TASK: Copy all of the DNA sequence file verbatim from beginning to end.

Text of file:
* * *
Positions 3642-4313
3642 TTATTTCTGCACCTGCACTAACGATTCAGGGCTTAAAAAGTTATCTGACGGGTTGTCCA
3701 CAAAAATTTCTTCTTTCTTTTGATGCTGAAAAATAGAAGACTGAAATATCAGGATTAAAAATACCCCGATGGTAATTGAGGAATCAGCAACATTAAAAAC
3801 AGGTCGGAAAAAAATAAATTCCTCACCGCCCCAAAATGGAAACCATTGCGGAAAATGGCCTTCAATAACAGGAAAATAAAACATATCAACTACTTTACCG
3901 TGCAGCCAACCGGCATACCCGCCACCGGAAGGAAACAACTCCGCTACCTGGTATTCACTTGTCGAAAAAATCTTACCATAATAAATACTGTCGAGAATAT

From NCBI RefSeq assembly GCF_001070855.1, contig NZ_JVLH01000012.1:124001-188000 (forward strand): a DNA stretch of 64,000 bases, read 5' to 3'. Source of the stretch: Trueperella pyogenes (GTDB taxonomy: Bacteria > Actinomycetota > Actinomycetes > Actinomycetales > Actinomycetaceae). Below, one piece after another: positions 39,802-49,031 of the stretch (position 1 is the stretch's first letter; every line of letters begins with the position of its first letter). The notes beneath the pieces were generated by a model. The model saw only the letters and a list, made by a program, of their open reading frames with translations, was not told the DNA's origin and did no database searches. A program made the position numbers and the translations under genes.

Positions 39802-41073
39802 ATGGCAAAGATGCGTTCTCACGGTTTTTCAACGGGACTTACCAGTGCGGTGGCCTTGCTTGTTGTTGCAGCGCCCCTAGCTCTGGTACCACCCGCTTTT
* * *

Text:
Positions 3642-4313
3642 TTATTTCTGCACCTGCACTAACGATTCAGGGCTTAAAAAGTTATCTGACGGGTTGTCCA
3701 CAAAAATTTCTTCTTTCTTTTGATGCTGAAAAATAGAAGACTGAAATATCAGGATTAAAAATACCCCGATGGTAATTGAGGAATCAGCAACATTAAAAAC
3801 AGGTCGGAAAAAAATAAATTCCTCACCGCCCCAAAATGGAAACCATTGCGGAAAATGGCCTTCAATAACAGGAAAATAAAACATATCAACTACTTTACCG
3901 TGCAGCCAACCGGCATACCCGCCACCGGAAGGAAACAACTCCGCTACCTGGTATTCACTTGTCGAAAAAATCTTACCATAATAAATACTGTCGAGAATAT

From NCBI RefSeq assembly GCF_001070855.1, contig NZ_JVLH01000012.1:124001-188000 (forward strand): a DNA stretch of 64,000 bases, read 5' to 3'. Source of the stretch: Trueperella pyogenes (GTDB taxonomy: Bacteria > Actinomycetota > Actinomycetes > Actinomycetales > Actinomycetaceae). Below, one piece after another: positions 39,802-49,031 of the stretch (position 1 is the stretch's first letter; every line of letters begins with the position of its first letter). The notes beneath the pieces were generated by a model. The model saw only the letters and a list, made by a program, of their open reading frames with translations, was not told the DNA's origin and did no database searches. A program made the position numbers and the translations under genes.

Positions 39802-41073
39802 ATGGCAAAGATGCGTTCTCACGGTTTTTCAACGGGACTTACCAGTGCGGTGGCCTTGCTTGTTGTTGCAGCGCCCCTAGCTCTGGTACCACCCGCTTTT